Browse Source

does it look like I did everything I wanted?

master
Michał Herda 4 years ago
parent
commit
a5914a10ef
1 changed files with 6 additions and 30 deletions
  1. 6
    30
      package.lisp

+ 6
- 30
package.lisp View File

@@ -1,40 +1,16 @@
;;;; package.lisp

(defpackage #:pseudonyms
(:use #:cl #:trivial-garbage)
(:use #:cl
#:trivial-garbage
#:named-readtables)
(:export :*pseudonym-table*
:set-pseudonym-macro-character
:defpseudonym
:pmakunbound
:print-pseudonyms
:pseudonym-reader)
(:documentation
"============================ PSEUDONYMS ===================================
"=== PSEUDONYMS by phoe ===

I found that Lisp nicknames, as defined in CLHS, have a few problems that I will count here.

1) They are not changeable without internal side-effects. RENAME-PACKAGE is destructive, as it
kills off any previous names the package.
2) They collide. Nickname GL is used by at least three different Lisp packages.

The solution I provide here is a different approach to nicknames that does not use any of the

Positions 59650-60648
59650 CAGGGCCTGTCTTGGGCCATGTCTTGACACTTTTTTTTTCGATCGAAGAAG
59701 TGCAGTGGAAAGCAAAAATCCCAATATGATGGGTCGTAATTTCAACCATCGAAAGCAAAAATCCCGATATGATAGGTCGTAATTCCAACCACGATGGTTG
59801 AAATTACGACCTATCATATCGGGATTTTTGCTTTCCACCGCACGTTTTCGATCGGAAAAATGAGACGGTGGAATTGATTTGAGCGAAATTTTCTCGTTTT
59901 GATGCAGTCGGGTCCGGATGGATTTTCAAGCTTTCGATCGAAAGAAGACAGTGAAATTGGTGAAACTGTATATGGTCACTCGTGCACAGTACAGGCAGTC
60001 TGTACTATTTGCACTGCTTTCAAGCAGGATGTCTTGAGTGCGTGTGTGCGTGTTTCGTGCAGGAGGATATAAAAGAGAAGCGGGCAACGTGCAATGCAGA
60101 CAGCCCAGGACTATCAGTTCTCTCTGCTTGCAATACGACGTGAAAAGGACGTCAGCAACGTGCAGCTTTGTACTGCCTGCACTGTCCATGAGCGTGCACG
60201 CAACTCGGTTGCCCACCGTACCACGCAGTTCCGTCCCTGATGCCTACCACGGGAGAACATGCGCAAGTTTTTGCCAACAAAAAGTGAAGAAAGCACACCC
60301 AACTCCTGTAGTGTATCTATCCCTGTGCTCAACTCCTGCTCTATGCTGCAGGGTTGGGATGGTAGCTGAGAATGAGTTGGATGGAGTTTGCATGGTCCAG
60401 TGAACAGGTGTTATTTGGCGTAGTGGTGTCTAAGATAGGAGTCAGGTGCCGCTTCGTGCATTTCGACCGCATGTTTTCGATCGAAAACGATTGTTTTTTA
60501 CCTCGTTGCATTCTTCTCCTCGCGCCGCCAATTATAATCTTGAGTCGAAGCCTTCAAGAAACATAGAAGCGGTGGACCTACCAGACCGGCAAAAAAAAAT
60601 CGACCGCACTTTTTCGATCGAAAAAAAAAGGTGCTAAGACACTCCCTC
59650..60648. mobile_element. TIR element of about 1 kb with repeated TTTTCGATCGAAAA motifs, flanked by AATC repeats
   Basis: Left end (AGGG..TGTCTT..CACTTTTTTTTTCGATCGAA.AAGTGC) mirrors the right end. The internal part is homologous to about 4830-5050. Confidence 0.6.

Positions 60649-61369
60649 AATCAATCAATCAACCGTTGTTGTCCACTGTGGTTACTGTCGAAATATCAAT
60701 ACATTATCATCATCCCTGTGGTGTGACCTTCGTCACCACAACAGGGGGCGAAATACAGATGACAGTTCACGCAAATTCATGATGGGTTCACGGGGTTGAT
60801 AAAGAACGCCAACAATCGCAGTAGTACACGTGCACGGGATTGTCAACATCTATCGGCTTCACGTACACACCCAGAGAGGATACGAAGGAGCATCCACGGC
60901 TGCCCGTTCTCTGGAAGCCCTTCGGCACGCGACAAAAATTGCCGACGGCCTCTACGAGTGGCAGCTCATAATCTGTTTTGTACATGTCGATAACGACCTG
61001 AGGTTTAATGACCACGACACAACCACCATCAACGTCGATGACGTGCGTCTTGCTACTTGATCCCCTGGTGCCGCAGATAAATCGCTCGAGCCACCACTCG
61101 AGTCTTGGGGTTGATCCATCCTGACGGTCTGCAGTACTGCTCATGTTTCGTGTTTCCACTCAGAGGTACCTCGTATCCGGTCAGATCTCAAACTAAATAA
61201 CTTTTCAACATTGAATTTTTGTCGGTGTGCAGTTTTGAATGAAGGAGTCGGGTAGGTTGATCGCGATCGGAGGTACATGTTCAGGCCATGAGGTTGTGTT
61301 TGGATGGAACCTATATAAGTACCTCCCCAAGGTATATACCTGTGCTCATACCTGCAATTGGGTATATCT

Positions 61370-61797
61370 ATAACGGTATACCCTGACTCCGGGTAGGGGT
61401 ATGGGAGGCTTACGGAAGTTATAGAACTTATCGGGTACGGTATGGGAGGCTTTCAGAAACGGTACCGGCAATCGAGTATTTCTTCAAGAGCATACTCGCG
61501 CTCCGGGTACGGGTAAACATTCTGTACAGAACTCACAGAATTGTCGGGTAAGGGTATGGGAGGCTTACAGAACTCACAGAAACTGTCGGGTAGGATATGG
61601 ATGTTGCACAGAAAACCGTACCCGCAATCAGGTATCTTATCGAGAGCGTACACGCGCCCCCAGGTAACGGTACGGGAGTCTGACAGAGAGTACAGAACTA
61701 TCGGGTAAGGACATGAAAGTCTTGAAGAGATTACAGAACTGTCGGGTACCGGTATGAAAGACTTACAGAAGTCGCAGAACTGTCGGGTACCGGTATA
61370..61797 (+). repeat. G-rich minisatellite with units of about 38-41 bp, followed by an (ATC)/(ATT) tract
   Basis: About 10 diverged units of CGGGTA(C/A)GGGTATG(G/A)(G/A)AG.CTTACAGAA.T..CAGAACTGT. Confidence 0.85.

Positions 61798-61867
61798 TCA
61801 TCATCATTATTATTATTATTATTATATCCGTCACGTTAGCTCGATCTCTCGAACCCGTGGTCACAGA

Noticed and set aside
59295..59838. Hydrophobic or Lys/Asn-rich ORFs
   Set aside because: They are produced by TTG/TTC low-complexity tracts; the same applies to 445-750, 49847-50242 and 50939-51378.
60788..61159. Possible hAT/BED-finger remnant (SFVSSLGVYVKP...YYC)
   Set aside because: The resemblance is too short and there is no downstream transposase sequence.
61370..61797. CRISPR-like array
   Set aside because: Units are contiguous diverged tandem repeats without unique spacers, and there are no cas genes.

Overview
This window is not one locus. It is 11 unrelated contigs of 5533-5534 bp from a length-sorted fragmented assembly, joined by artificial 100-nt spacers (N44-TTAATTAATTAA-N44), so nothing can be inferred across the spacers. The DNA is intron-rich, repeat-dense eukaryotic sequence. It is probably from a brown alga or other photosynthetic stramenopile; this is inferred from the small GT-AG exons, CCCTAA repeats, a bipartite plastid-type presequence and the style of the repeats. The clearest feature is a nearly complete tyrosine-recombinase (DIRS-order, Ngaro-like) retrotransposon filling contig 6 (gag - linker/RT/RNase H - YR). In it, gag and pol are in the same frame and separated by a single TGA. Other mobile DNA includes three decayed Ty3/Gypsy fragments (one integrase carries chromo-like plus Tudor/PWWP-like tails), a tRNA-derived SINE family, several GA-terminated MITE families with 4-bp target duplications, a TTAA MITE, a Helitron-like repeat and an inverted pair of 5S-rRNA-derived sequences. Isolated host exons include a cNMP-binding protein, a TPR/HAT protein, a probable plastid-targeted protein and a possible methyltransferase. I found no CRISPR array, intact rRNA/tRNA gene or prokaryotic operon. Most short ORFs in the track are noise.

original nickname code, as defined in CLHS.

Pseudonyms, in opposition to nicknames, can be defined by the user inside one's code, like
this:
> (defpseudonym \"longpackagename\" \"lpn\")
And removed like this:
> (pmakunbound \"lpn\") ;; OR (pmakunbound \"longpackagename\")

From within the code, one can refer to a pseudonymized package this way:
> $lpn:something
A reader macro will automatically translate it to its normal version of
longpackagename:something. This is usable both within the REPL and within usual code.

All pseudonyms are local to the current package: for instance, pseudonyms defined within
CL-USER are not usable anywhere outside the CL-USER package.

An utility function print-pseudonyms will print all pseudonyms for a given package. If not
supplied a package name as an argument, it will print all pseudonyms for current package (as
shown by the *package* global variable).

"))
See attached README.md for documentation."))

Loading…
Cancel
Save